Coming Back from My Big On-Stage Panic Attack

June 7, 2021, 5:04 PM · The first time I had a panic attack on stage, it was actually pretty minor and short-lived.

It was about 15 years ago and I was playing Principal Second violin for a summer outdoors concert at a place called the Redlands Bowl. It was sort of a pops-classical mix, and one of the pops tunes had a very brief, technically very easy solo -- only maybe six measures long -- for the Principal Second.

In the rehearsals leading up to the concert, though, my mind started playing tricks on me. It was as if a crafty little demon came to sit on my shoulder and whispered, "You know, that's very exposed for you. You might panic, right there." I dismissed this ridiculous idea; this was a very easy solo. Not a big deal. Even if I was really nervous and had a little stage fright or performance anxiety, I could play it. I could keep this bothersome demon away.

Then came the performance. About a page before the solo, the demon came back to sit on my shoulder, count off the time until the solo and tell me that it was going to be a big, horrible panicky moment.

demon on my shoulder

It was absolutely ridiculous, and yet I could not get it to go away. By the time those six measures came, I was in a ringing tunnel of anxiety and could barely play. I eeked out a weak little solo that was nothing like I'd been playing or wanted to play. But I got through it. I actually went on that same night to lead the troops through the entire 1812 Overture and didn't feel the slightest pang of anxiety - nailed it, as a matter of fact, and felt great.

Well that was over, thank goodness.

But it wasn't over. Because over the years, every now and then, that crafty little demon would reappear. Not for every concert, but sometimes he'd show up at a rehearsal and pick some choice place in the music and announce to me, "You're going to have a little panic attack here."

He showed up at an audition. I was never more prepared for an audition than I was for that one, and then when I went to play, I was suddenly thrown into a tunnel of panic and physically unable to do a fraction of what I can do. I was so ashamed after that audition. I'd taken lessons from the concertmaster. I'd prepared as much as I knew how to prepare. I even did yoga right before the audition to calm my nerves! None of it mattered. I utterly failed.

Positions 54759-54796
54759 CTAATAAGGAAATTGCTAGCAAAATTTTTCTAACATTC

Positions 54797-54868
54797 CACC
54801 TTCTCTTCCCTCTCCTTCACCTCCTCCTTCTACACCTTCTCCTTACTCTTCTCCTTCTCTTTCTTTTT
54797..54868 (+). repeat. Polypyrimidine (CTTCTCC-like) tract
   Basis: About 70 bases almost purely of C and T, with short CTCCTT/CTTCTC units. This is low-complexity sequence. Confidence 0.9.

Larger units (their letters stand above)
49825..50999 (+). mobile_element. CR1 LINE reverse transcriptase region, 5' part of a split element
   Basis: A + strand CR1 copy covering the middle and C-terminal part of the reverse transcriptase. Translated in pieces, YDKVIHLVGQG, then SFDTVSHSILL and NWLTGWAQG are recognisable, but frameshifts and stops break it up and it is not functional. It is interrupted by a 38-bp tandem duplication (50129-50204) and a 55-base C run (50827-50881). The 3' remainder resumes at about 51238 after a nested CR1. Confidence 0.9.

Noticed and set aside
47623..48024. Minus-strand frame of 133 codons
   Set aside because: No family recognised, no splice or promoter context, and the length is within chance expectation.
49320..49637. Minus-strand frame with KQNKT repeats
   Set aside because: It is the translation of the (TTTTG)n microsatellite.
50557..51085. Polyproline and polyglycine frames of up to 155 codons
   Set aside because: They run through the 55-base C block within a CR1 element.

Of course, I'd been nervous before, but this was different. I wasn't nervous about the music. I was actually confident in my playing. Instead, I was becoming deeply terrified of that demon - it was turning into a monster. It was fear of fear. If I felt that if there were any stakes in the performance, the monster would come back and sabotage my efforts, make a fool of me.

This was too hard. I began to avoid performing, at least solos and exposed things. I tried to just perform for things that didn't feel like they mattered, or at least mattered in a different way. Like a benefit for my kids' school. Or church.

In fact, at my Unitarian Church, my husband was the guest speaker for one Sunday, and he wanted me to play. So for him, I played the Heifetz arrangement of Gershwin's "Ain't Necessarily So" - a bit of a joke that related to his sermon. I was excited to get into this juicy piece - I'd never played it. I learned it, worked it up, and played well for the service. In fact I played well enough that a few months later the music director at church asked me to be in a little orchestra, play concertmaster and do a solo. Sure, I'm probably over this anxiety thing by now!

But I wasn't. The monster arrived at the rehearsal, and announced to me I'd have a panic attack for the solo. I did. I shook like a leaf and could barely play. I felt awful, like I'd ruined the concert.

Thank goodness this did not happen when playing in the second violin section in orchestra. At least I could still do that.

Then a few years ago, I was called on to play first violin, rather than second. It was a little bit unexpected, a little bit last-minute; I'd already learned the second part. It was a smaller, chamber concert, with a very challenging piece. But this was okay. I practiced very hard, learned it well and felt good about it. That's when the monster showed up to let me know that I'd be fine with the challenging piece, but during the very easy Mendelssohn piece that was also on the program, particularly during the rather exposed slow movement, I'd probably have a panic attack. No way. So I over-practiced that piece, even though it was practically sight-readable. I made sure I could play it very well.